Story of minister and dominatrix sparks UK debate over media

LONDON (AP) — Have you heard the one about the British politician and the dominatrix? Probably not until now — and critics of the government and the press say that is a problem.

Opposition politicians called Wednesday for a Cabinet minister to give up authority over press regulation after he acknowledged that he had a relationship with a sex worker several years ago — and that several newspapers knew about it but kept quiet.

Culture Secretary John Whittingdale says he had a relationship in 2013-14 with a woman he met online and later learned was a sex worker. He says he ended the liaison when he learned someone was trying to sell the story to a tabloid newspaper.

No laws were broken, and the government is standing by Whittingdale, saying he is entitled to a private life.

“This is an old story which was a bit embarrassing at the time,” Whittingdale said in a statement. “The events occurred long before I took up my present position and it has never had any influence on the decisions I have made as culture secretary.”

None of Britain’s scandal-hungry newspapers ran the story of Whittingdale’s sex life at the time, although several investigated it. The story resurfaced this week online and in the satirical newspaper Private Eye, which questioned why no newspaper had thought it newsworthy.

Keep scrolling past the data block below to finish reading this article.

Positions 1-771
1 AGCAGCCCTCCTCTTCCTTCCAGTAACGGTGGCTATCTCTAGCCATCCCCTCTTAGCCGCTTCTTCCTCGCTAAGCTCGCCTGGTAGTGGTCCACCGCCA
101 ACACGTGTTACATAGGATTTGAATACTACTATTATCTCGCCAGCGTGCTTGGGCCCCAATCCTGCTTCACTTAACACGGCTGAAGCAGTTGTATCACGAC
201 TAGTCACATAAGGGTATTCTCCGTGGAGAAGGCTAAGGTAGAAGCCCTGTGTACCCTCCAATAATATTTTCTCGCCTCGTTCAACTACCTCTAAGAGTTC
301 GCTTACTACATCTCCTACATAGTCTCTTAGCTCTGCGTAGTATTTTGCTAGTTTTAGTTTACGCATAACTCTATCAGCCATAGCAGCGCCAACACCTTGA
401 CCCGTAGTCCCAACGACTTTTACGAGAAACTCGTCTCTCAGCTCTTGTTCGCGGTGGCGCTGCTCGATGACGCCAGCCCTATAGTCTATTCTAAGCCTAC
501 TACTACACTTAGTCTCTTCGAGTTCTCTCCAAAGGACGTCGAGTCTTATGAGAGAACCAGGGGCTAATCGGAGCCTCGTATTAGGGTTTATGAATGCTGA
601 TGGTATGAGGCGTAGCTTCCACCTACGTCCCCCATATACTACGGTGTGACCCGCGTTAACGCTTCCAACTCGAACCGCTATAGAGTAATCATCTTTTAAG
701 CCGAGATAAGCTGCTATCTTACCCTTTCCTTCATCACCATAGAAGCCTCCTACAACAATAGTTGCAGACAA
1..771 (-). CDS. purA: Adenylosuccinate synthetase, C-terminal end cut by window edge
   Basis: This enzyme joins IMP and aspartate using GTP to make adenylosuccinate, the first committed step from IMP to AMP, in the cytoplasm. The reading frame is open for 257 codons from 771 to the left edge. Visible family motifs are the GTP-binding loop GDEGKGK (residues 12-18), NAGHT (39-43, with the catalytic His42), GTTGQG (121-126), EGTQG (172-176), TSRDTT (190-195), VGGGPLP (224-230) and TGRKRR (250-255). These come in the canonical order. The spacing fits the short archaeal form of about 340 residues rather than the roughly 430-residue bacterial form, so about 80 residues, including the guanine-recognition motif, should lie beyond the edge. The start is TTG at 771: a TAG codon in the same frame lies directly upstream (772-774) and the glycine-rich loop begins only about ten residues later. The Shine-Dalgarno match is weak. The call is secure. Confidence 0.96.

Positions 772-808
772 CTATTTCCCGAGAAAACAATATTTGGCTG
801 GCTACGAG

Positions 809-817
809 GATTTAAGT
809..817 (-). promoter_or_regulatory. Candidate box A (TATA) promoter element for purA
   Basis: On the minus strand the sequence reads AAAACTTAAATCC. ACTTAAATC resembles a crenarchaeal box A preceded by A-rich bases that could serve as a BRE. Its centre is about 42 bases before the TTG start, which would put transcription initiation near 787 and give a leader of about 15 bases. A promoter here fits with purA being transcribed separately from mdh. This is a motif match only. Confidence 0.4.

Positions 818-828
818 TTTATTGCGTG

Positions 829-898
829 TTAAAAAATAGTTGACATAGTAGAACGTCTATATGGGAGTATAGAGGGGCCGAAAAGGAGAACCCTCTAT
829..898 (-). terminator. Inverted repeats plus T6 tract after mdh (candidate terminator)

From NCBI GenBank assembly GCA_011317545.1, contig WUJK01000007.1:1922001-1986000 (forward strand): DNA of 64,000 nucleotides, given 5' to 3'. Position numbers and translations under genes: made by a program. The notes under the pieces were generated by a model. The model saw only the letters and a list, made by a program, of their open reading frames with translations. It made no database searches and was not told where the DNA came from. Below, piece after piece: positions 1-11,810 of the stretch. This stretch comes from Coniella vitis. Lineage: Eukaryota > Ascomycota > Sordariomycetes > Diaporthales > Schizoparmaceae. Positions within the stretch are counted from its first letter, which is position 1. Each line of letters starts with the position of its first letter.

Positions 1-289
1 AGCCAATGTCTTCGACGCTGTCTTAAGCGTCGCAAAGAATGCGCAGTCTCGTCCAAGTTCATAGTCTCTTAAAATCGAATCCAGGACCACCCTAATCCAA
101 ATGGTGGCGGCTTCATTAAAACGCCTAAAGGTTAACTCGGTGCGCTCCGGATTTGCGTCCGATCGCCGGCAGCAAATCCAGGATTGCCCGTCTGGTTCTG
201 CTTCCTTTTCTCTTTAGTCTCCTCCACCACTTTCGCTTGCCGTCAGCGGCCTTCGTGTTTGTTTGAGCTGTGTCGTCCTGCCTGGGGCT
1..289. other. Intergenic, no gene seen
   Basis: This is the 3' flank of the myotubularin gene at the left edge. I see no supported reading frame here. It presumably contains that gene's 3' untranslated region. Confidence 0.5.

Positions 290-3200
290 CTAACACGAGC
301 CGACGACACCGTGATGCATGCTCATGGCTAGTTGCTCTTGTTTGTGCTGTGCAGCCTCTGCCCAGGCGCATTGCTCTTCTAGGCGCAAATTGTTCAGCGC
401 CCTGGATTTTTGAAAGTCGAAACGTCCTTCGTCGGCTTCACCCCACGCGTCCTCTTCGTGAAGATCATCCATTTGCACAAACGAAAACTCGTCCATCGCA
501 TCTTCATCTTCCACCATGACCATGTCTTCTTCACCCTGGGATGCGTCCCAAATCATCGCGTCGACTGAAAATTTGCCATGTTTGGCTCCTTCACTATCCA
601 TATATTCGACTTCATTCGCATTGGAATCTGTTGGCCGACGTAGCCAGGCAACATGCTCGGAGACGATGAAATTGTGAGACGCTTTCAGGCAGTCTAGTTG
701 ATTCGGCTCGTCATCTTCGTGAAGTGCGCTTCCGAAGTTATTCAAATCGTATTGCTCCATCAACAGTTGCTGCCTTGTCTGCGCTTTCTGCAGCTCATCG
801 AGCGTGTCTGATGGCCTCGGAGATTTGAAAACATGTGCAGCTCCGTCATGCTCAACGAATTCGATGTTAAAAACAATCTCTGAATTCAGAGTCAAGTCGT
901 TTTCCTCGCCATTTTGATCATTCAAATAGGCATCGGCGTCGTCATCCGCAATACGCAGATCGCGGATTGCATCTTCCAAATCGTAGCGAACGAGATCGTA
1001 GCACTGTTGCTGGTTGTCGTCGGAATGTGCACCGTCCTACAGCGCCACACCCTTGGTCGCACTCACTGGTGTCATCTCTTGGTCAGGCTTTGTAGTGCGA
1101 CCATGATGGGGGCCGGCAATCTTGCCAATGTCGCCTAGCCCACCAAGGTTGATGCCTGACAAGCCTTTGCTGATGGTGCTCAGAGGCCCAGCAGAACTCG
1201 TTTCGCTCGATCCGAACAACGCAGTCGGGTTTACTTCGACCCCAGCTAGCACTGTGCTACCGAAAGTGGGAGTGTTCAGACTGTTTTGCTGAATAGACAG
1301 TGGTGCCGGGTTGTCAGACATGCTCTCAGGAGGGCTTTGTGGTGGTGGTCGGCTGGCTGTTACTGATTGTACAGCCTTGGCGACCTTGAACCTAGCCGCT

Critics of the government say newspapers may have used knowledge of the embarrassing relationship to exert influence over Whittingdale, who is under pressure to introduce tighter regulation of the press in the wake of the tabloid phone-hacking scandal.

Labour Party lawmaker Chris Bryant said it looked as if “the press were quite deliberately holding a sword of Damocles over John Whittingdale.” Labour culture spokeswoman Maria Eagle said Whittingdale “must now recuse himself from any decision-making” over press regulation, “to allay any concerns about perceptions of any undue influence.”

Whittingdale became culture secretary in 2015, after the relationship ended. But at the time of the affair he was chairman of Parliament’s Culture, Media and Sport Committee, which investigated press ethics after revelations of tabloid wrongdoing, including eavesdropping on the mobile phone voicemails of celebrities and people in the public eye.

Some media-watchers have found it hard to believe Britain’s tabloids would pass up a story involving sex and politics, two of their favorite topics. But Bob Satchwell, executive director of the Society of Editors, said he did not believe newspaper editors had colluded to suppress the story.

Satchwell said that in the wake of the hacking scandal, which has seen newspapers sued for invasion of privacy, “papers have become extremely careful about stories involving anyone in public life.”

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